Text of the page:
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13 WTHR Indianapolis | Indianapolis Local News & Weather

New liver transplant rules create need for 'living donation'

IU Health is starting a "living donation" program to get more donors and save more lives.

INDIANAPOLIS (WTHR) – New rules, that just took effect Tuesday across the country, could hurt Hoosiers in need of a liver transplant.

The wait for life-saving treatment is getting a lot longer.

That's why IU Health is starting a "living donation" program to get more donors and save more lives.

It could make a serious difference for Debbie Lehman.

Once a week, Debbie and her husband make the two-and-a-half hour drive from Bicknell in southern Indiana to the IU Health Simon Cancer Center in Indy.

She needs a liver transplant. She's needed one for awhile, ever since doctors diagnosed her with non-alcoholic fatty liver disease.

"Five years ago? Yeah...I've been waiting that long," she said.

Time on the transplant list has her worried.

"I worry that my health won't stay up," Debbie explained. "You don't know if you'll get a liver in time or not, you know?"

In fact, doctors say new rules nationwide mean Debbie and other Hoosier patients will wait even longer for a liver.

"It's going to be pretty tough for them to get organ offers," said Dr. Shaekhar Kubal, surgical director of the adult liver transplant program for IU Health. "And they're going to have to get sicker before they get organs."

Here's why: Organ sharing is expanding geographically.

The changes are being made through new policies from the United Network for Organ Sharing (UNOS), which runs the nation's transplant system.

Now, the sickest patients, who may live much farther away, will get first dibs on donors.

Hospitals say that could hurt Indiana where organ donation rates are strong.

It used to be that livers donated locally -- for the most part, stayed local.

"But now that goes to a big circle with a radius of 500 nautical miles and that's almost half the country," Dr. Kubal explained. "Livers from Indiana will go to places like Chicago where these are densely populated areas where there are patients with high meld scores (most severely diseased)."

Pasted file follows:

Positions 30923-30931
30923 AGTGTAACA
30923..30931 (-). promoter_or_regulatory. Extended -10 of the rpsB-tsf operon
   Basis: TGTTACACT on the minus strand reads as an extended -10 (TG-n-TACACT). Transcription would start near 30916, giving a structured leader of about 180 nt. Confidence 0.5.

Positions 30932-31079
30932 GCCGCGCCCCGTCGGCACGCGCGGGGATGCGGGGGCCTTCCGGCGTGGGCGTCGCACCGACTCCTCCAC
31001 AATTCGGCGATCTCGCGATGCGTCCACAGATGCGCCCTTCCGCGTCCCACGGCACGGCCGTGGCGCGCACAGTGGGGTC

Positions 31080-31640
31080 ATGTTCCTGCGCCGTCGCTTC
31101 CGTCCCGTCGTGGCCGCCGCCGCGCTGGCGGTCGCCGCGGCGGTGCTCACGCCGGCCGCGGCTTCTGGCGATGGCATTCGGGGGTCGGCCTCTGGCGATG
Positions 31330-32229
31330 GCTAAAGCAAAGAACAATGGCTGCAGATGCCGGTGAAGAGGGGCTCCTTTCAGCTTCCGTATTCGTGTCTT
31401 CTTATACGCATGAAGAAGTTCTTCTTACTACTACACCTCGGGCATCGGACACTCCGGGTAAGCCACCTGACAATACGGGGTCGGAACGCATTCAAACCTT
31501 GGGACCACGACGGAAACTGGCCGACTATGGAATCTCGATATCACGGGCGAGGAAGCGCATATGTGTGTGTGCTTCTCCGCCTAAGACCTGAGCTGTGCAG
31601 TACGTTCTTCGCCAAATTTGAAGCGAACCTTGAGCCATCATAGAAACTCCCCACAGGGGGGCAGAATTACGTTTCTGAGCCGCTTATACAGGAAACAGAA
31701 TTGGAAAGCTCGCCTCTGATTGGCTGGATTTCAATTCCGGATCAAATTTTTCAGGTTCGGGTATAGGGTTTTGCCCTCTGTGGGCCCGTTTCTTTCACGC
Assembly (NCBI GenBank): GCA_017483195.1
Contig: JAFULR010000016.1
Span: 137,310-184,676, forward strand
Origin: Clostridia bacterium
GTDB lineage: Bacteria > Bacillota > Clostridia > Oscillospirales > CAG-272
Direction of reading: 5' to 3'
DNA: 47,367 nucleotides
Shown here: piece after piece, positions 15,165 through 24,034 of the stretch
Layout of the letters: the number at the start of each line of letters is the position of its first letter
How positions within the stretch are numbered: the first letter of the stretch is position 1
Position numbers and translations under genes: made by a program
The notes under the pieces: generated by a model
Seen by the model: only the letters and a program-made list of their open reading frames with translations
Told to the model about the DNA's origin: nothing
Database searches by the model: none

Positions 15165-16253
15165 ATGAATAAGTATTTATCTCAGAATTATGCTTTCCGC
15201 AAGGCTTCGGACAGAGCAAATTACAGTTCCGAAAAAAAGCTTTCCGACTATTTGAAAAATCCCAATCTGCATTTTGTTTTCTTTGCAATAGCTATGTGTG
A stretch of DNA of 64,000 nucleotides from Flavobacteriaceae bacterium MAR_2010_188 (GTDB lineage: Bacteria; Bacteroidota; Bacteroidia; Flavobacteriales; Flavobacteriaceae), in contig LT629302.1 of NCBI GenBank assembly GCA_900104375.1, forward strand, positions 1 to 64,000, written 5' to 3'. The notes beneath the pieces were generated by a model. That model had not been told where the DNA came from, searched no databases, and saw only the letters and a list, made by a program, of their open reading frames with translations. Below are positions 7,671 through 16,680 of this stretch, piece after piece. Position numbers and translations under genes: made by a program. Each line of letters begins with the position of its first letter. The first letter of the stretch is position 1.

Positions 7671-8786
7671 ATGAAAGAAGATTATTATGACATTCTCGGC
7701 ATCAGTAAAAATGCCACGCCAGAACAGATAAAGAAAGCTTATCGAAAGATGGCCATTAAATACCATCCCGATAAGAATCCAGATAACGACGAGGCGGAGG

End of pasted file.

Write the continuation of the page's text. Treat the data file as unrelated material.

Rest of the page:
That means livers likely won't go to those in need in Indiana -- not to people like Debbie.

"You just gotta be positive and hang in there," Debbie said.

She is staying positive because of a brand new living donor program that could help.

Debbie may be able to get a liver from her granddaughter Zoe, who's undergoing testing right now.

For the first time, instead of relying solely on cadavers for transplants, surgeons at IU Health also will perform live-donor transplants.

Just like donating a kidney, people can donate a portion of their liver.

Dr. Kubal says the operation, like a kidney donation, is relatively safe and low-risk.

And unlike kidney donation, there's no loss of organ or function.

The donor's liver grows back since livers can regenerate within a few weeks.

Debbie's family all got tested as soon as they learned about the program.

Her four children weren't good candidates or matches, but her granddaughter has potential.

Doctors believe living donors are essential to helping Hoosiers now, as those new organ sharing rules make Indiana's transplant waiting list longer.

"Be a donor," Debbie said. "You know, it's a wonderful gift!"

There are about 70 Hoosiers on the waiting list right now for a liver transplant.

An ideal donor doesn't have to be related to the patient, just healthy, between 18 and 55 years old, not obese and without history of liver disease.

To learn more about transplants and living donation, click here.